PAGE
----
318. Telegram From the Embassy in the Soviet Union to the Department of State1

15040. Subject: Looking Toward Geneva.

1. Secret—Entire text.

2. As we make our preparations for Geneva, I wanted to make a few points which may be more apparent here than in the Washington fray.

3. The jury is still out on why the Soviets have come back to arms control as quickly as they have. I doubt they expect early or dramatic progress, and they can hardly believe that a second Reagan administration will be more susceptible to pressure than the first. On the other hand, the Soviets presumably know that they will need some degree of credibility if they are to reap the public affairs benefits of having returned to the negotiating table in the first place. This suggests they may ultimately be more willing to bargain seriously than the last time around. Time will tell.

4. As welcome as their willingness to talk is, however, it brings to an end the free ride we have had for the past year on arms control policy. From now on, much more public scrutiny will be focused on our positions, and the Soviets will regain great latitude to manipulate [Page 1136] public opinion at our expense.2 Unless we are careful, in short, the Geneva meeting could result in our loss of the tactical high ground on arms control which we have held since they broke off negotiations last November.

5. The best way to prevent this is to ensure we have a credible substantive brief when we sit down across from Gromyko January 7. The language of last week’s joint announcement was broad enough to allow for a wide range of outcomes.3 The best from our standpoint would be an agreed framework and set of objectives for follow-up talks. I believe this is an achievable goal, but it will not come easily. Having turned a fresh page, we stand at a crucial point not unlike Glassboro or Vladivostok.4

6. The problem—as has been made clear to me in my discussions here with Gromyko and in Soviet media commentary on the Geneva meeting5—is that the Soviets remain highly skeptical that we will be prepared to negotiate agreements they can live with. Gromyko will therefore be determined in Geneva to commit us in advance to principles governing future negotiations, and even the outcomes of such negotiations, which will guarantee Soviet desiderata. Unless we can find some means of reconciling such an approach with our own preference for defining agenda and procedural questions, the Geneva meeting could well end in stalemate amid Soviet charges that we are seeking simply to “talk about talks”.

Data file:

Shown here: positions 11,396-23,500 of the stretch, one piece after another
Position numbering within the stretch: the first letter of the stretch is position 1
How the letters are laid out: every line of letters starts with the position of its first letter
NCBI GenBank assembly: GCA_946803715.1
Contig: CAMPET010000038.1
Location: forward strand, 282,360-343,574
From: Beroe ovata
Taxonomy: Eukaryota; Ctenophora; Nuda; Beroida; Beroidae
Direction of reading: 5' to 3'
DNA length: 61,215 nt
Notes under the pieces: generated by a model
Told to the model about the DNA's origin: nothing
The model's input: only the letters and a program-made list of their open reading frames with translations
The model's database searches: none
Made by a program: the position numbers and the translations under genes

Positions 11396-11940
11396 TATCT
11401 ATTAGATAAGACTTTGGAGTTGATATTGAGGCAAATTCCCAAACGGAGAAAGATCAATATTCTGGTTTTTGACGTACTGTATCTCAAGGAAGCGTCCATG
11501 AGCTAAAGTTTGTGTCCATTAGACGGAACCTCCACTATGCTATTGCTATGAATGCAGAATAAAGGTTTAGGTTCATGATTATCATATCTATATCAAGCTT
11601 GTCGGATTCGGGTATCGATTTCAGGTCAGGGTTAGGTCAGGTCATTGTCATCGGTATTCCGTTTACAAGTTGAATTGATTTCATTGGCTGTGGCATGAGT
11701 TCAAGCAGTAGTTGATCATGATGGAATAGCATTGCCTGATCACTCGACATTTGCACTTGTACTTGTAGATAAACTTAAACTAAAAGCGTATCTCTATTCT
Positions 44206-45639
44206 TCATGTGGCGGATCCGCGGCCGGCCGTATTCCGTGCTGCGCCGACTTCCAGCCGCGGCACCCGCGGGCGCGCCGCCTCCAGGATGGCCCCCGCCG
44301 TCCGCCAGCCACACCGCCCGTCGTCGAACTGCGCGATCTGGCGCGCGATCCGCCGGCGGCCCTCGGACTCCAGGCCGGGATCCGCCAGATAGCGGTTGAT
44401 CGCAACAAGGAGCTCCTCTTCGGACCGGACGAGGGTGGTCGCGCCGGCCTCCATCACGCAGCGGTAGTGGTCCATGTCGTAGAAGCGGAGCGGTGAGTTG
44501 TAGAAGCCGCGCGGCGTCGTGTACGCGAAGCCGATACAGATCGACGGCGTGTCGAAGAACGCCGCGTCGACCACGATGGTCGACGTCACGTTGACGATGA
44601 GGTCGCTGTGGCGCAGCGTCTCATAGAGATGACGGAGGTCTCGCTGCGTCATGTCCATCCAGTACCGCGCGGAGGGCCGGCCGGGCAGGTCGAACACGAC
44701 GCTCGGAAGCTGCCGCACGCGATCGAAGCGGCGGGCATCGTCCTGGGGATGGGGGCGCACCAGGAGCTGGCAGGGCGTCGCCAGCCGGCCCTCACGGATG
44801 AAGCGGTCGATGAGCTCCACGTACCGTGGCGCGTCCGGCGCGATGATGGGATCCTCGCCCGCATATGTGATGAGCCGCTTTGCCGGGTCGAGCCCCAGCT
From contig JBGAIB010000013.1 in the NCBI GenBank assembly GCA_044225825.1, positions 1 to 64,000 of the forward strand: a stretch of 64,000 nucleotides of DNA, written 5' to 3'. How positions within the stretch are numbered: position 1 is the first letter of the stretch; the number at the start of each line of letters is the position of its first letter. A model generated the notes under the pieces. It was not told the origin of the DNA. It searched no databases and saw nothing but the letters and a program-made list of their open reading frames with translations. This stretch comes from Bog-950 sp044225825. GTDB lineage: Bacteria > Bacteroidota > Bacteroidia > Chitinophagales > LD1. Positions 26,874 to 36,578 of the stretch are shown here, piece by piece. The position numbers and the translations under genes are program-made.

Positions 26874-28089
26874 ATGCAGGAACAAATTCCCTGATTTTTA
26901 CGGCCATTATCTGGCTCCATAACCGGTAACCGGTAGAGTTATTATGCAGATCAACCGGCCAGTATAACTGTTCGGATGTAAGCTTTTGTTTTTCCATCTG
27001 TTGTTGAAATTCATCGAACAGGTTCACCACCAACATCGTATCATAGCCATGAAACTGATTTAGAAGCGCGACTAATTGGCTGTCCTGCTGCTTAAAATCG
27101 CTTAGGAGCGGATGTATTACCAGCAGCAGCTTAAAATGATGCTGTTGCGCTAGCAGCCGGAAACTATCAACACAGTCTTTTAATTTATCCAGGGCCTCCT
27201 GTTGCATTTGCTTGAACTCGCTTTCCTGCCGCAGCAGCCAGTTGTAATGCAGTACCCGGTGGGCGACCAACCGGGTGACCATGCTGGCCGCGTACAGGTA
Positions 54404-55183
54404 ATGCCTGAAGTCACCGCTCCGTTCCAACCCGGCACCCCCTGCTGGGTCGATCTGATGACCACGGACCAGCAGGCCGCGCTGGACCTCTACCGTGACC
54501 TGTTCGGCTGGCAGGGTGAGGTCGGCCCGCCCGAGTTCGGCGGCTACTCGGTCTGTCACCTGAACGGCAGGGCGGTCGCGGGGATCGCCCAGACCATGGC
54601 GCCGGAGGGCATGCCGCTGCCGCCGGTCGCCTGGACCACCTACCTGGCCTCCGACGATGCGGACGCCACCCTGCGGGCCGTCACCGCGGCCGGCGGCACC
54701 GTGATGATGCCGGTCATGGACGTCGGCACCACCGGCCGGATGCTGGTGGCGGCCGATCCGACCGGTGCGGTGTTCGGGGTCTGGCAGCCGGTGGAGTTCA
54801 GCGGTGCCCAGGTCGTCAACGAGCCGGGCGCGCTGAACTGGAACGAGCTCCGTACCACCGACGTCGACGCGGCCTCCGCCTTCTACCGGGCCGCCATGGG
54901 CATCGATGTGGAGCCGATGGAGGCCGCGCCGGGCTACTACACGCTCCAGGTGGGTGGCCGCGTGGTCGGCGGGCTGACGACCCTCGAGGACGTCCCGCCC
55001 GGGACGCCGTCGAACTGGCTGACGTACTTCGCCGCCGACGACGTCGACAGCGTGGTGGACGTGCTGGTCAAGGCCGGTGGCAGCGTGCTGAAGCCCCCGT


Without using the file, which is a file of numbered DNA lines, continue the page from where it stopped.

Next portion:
7. To avoid this,—and to maximize chances that whatever negotiations flow from Geneva will achieve results—we will need to be prepared to give Gromyko a fairly clear, cogent idea of where the process we have in mind may lead in specific areas. This doesn’t mean we should telegraph our negotiations strategy or positions. It does mean that, as regards strategic arms, for example, we should be able to sketch convincingly our views of the parameters of an equitable agreement. Giving Gromyko something concrete to focus on could well make it easier for him to give ground on such “procedural” issues as the shape of future agenda, which might otherwise become bogged down in semantic arguments (a la “militarization” vs. “demilitarization” of [Page 1137] space). More important, it would preempt charges that our approach was not a serious one.

8. I realize that a decision to be more concrete on the substance of our positions will not be an easy one to make in Washington, and that whatever course we choose will be the subject of spirited bureaucratic debate. I only hope we can do a better job of keeping that debate in house than we have thus far. When the Soviets are able to read in detail who is doing what to whom in our internal struggles over policy, they are able to fine tune their negotiating positions and propaganda for maximum effect. As the saying goes in bridge, “one peek is worth a dozen finesses”. Gromyko will be a tough enough adversary in Geneva without our playing from an open hand.

  1. Source: Reagan Library, Robert McFarlane Files, Subject File, Geneva Arms Control Talks I (01/05/1985–01/07/1985); NLR–362–1–35–14–5. Secret; Immediate; Exdis. Printed from a copy that was received in the White House Situation Room. A stamp indicates McFarlane saw the telegram. Poindexter wrote in the margin: “Bud, I think Art is way off base in this cable. See my note next page. JP.” See footnote 2, below. In a covering memorandum to Shultz on the Department of State copy of this telegram, Burt wrote: “Mr. Secretary: I wanted to be sure you had seen the cable Art sent in on the Geneva talks. He gave it relatively wide distribution in an effort to be helpful around town. Art asked today if it would be useful for him to come back at this point for consultations. He could be here as long as you thought necessary up to December 17. His conversations around town have been quite useful in the past, and his being here would probably have value now. I will get back to Art in a few days after we have had time to discuss this.” (Department of State, Executive Secretariat, S/S, Executive Secretariat Special Caption Documents, 1979–1989, Lot 92D630, Not for the System Documents, November 1984, #39)
  2. Poindexter wrote in the margin: “Why does it have to be public. The whole point of Pres. talks proposal was that they be private. If the Soviets won’t agree to that, there is little chance of success—unless we can get some intelligence ahead of time on what they are after thru a private channel. JP.”
  3. See footnote 8, Document 314 for the official announcement.
  4. Lyndon Johnson and Soviet Premier Kosygin met at Glassboro State College in Glassboro, New Jersey from June 23 to 25, 1967. Ford and Brezhnev met in Vladivostok November 23–24, 1974, to discuss arms control.
  5. See Document 313.